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The first big crack in this trend appeared in 2014, just a few months after I first arrived in Seoul, with the widespread public venting of sorrow and anger in the wake of the sinking of the Sewol ferry and the Park administration’s fumbling response. Young people felt a strong connection to the high school-age victims. And many who had already been left-leaning and distrustful of Park’s authoritarian tendencies had their fears confirmed in her secretive handling of the rescue and strong-arm police tactics to quash protests. It is clear now that the Sewol tragedy and the government’s response to it primed the pump for the massive demonstrations that erupted in 2016, when Park’s web of sordid government-business collusion and special favors came to light.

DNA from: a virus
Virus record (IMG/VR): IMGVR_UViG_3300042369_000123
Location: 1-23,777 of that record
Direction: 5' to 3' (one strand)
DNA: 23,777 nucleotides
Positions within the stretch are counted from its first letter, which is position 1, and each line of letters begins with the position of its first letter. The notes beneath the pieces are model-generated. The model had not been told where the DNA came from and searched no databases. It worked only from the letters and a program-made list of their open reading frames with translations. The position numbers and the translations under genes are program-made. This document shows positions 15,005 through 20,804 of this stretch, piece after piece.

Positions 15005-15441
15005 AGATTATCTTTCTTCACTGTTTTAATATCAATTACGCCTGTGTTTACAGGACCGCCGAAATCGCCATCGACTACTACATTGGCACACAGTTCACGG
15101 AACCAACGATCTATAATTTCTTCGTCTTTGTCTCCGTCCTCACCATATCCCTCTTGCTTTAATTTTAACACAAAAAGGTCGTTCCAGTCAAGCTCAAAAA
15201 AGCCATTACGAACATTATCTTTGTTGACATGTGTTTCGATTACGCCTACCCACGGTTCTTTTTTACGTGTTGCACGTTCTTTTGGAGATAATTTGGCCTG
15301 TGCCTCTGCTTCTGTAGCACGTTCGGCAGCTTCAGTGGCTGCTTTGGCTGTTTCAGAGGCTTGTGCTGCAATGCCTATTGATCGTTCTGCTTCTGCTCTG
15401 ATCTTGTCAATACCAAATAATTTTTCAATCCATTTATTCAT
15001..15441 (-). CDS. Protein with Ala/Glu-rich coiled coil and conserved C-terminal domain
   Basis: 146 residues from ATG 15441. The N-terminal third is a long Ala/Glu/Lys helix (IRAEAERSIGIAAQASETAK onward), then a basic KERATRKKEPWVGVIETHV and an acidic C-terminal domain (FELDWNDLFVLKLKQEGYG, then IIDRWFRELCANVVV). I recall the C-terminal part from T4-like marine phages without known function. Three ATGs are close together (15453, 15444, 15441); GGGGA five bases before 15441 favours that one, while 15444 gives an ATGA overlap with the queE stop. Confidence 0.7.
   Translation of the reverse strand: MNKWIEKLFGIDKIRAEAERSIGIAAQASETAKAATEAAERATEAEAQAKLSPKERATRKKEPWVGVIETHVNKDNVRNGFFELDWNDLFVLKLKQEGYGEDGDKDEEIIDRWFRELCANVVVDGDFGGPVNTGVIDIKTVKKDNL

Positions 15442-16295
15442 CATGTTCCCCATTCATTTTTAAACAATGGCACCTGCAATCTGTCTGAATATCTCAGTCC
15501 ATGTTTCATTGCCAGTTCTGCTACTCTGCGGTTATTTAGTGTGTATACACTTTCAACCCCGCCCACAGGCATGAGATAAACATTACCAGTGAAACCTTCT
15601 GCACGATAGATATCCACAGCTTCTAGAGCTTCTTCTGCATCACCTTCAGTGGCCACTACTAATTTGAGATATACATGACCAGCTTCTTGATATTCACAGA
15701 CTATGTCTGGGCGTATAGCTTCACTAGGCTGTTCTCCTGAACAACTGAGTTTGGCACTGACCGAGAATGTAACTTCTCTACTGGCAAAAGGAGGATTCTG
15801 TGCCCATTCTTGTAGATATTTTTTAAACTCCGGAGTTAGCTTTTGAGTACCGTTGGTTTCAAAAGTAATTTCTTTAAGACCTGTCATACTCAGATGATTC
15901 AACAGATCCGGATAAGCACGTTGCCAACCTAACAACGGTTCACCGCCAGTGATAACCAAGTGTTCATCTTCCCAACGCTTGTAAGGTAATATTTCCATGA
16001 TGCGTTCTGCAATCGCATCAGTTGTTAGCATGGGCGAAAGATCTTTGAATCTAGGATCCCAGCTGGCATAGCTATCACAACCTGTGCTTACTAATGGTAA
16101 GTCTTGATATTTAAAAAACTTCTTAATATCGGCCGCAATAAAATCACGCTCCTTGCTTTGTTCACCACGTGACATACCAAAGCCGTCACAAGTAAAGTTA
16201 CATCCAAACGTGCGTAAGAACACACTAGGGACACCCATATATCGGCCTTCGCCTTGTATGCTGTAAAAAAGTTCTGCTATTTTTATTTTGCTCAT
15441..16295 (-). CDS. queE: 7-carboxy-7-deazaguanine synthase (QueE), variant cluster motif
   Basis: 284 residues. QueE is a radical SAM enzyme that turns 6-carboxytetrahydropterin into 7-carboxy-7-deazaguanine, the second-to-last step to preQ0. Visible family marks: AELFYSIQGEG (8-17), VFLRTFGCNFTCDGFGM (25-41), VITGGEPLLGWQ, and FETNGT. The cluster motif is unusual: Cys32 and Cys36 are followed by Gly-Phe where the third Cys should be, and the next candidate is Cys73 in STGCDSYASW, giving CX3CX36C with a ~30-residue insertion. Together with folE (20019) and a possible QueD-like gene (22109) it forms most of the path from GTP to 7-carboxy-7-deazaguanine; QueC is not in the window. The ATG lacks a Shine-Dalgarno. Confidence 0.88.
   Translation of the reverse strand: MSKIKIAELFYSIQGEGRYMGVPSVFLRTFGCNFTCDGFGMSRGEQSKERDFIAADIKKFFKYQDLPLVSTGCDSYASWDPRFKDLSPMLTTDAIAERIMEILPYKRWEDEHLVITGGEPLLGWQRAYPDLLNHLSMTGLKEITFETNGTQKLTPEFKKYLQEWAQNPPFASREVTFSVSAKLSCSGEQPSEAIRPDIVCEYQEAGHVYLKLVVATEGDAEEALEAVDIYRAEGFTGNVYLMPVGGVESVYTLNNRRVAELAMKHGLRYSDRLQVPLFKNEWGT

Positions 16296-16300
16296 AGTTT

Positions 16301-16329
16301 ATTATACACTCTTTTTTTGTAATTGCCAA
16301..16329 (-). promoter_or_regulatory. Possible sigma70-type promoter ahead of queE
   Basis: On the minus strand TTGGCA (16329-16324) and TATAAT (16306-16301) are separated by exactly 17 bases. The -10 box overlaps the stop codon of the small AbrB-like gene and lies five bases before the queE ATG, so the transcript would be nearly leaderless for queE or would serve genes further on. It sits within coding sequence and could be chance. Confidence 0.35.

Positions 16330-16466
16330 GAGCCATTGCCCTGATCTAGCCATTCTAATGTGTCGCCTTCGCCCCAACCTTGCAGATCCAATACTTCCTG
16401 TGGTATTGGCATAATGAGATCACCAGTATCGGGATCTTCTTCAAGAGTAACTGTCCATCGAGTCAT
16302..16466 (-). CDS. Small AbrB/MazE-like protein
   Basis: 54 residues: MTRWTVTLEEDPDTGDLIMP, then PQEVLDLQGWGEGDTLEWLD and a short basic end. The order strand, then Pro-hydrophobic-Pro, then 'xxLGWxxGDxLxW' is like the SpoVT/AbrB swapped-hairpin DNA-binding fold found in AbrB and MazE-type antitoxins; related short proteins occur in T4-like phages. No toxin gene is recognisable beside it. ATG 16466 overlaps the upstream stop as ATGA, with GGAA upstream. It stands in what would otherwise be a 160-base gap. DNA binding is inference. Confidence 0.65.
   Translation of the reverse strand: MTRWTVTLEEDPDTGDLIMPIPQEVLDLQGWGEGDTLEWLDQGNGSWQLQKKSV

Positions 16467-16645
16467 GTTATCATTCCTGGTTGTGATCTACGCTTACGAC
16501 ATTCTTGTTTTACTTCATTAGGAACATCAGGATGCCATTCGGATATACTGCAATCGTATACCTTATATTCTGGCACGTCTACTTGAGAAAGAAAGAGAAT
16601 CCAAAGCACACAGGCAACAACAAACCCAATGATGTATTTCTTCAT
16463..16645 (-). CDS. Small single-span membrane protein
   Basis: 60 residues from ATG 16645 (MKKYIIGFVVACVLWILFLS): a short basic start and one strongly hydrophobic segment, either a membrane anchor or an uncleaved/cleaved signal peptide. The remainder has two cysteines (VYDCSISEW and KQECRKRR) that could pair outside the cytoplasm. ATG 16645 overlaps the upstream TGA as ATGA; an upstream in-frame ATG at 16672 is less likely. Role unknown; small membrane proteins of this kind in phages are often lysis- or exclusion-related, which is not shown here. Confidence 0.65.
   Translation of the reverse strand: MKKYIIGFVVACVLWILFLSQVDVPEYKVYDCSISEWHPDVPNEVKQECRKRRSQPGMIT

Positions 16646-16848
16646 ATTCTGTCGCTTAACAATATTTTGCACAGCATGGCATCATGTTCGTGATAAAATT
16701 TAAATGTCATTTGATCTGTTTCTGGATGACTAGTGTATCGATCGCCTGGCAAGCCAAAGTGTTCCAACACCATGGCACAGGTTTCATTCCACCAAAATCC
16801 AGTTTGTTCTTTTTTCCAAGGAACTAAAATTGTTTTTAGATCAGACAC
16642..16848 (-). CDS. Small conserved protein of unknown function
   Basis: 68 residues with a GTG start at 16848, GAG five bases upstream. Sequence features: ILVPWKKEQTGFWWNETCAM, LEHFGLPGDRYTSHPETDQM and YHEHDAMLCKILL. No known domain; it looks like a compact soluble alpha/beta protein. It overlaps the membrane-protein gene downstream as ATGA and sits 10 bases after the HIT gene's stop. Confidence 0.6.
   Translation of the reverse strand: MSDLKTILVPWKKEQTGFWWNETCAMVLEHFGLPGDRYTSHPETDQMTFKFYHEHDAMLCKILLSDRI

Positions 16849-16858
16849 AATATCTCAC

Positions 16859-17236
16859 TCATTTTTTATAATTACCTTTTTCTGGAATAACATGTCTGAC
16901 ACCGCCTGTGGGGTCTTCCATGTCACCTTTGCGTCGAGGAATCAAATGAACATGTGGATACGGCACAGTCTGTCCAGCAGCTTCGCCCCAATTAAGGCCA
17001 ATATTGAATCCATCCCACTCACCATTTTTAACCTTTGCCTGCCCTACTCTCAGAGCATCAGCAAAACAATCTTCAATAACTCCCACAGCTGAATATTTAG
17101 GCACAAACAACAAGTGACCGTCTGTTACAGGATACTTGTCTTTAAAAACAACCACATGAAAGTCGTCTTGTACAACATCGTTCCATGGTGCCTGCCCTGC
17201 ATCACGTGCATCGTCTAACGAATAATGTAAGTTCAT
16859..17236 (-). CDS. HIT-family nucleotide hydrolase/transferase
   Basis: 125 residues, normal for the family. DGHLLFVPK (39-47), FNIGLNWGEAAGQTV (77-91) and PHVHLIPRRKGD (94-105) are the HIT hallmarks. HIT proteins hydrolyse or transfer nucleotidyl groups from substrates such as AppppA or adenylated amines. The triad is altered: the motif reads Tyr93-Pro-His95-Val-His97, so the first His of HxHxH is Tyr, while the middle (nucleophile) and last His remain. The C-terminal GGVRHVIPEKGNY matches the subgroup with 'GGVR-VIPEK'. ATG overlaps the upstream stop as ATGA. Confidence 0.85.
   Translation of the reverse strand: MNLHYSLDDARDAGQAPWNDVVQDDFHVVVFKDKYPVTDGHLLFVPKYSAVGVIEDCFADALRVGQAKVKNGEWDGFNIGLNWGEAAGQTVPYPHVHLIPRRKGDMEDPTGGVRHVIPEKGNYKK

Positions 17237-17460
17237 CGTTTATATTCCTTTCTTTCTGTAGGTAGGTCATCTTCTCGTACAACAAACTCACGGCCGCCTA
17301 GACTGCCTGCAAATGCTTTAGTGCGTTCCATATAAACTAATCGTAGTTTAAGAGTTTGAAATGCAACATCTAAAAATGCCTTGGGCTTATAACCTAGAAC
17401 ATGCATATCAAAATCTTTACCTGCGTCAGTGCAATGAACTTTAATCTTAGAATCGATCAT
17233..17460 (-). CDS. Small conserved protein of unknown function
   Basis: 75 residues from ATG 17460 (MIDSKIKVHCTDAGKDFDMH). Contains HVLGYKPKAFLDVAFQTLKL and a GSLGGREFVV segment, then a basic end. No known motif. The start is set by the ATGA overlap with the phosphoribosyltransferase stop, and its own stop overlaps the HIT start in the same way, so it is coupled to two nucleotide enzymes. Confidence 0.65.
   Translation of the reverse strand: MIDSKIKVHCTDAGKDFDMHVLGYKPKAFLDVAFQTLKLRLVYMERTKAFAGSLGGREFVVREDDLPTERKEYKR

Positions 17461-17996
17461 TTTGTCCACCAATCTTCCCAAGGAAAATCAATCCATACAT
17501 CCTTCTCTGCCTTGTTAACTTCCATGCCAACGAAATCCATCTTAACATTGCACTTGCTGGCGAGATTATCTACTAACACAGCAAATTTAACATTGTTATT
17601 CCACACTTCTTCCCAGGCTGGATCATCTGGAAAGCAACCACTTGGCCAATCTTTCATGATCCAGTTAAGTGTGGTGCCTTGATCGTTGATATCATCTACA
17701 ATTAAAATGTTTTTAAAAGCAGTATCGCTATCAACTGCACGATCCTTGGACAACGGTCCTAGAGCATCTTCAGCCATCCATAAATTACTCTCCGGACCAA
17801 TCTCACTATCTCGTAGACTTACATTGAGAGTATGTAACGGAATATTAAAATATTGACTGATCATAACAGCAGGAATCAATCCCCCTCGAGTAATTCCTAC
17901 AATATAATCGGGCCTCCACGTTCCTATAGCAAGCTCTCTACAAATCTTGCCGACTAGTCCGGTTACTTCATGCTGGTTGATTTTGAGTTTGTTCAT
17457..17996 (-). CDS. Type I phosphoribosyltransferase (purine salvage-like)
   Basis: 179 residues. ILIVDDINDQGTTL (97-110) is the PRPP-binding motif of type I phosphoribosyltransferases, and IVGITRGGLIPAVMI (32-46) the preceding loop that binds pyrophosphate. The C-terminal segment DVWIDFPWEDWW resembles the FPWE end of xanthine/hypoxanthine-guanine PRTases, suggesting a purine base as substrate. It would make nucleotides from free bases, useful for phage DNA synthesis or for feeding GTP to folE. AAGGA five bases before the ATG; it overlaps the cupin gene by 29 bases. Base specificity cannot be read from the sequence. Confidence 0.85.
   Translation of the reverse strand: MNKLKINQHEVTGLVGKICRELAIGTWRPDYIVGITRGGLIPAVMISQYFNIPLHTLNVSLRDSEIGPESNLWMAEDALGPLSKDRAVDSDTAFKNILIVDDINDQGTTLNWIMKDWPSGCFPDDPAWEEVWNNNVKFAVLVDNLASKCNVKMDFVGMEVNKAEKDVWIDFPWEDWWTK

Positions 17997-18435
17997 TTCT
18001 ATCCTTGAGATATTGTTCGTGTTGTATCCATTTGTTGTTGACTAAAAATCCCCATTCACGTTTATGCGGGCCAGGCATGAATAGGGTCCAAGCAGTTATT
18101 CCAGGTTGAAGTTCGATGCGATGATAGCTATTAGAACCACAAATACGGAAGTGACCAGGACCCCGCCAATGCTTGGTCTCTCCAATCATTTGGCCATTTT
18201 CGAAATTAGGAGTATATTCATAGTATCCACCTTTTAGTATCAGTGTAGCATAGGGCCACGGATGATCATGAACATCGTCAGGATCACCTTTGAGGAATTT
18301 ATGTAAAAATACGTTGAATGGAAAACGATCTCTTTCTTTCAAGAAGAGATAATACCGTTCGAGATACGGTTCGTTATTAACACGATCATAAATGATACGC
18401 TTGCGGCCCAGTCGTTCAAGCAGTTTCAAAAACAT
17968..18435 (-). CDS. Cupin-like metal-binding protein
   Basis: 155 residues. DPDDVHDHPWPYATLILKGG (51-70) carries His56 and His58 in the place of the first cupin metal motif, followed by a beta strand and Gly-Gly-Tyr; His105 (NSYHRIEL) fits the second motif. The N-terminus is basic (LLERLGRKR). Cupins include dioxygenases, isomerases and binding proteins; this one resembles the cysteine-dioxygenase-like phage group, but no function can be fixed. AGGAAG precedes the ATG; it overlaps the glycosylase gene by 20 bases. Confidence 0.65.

For many young people these demonstrations were their first experience of mass grassroots political participation. They were fueled by righteous anger. “It was just too awful! It was everything I was upset about… Privilege. You know? Golden spoons and dirt spoons,” a 28-year-old Yonsei University graduate told me. (The spoons, in a now-popular expression, refer to privileged and underprivileged people.) Many were galled at how Ewha Womans University broke the rules to favor applicant Chung Yoo-ra, the daughter of Park Geun-hye’s close confidante Choi Soon-sil, while so many young Koreans are struggling to find jobs without prestigious college credentials. “The corruption was so bad,” a friend told me, shaking his head. He had never gone to a protest before, but he went for that. Others echoed his sentiments, though a few also admitted that the demonstrations had been fun “like a party” and that politics is now “more entertaining than an entertainment program.”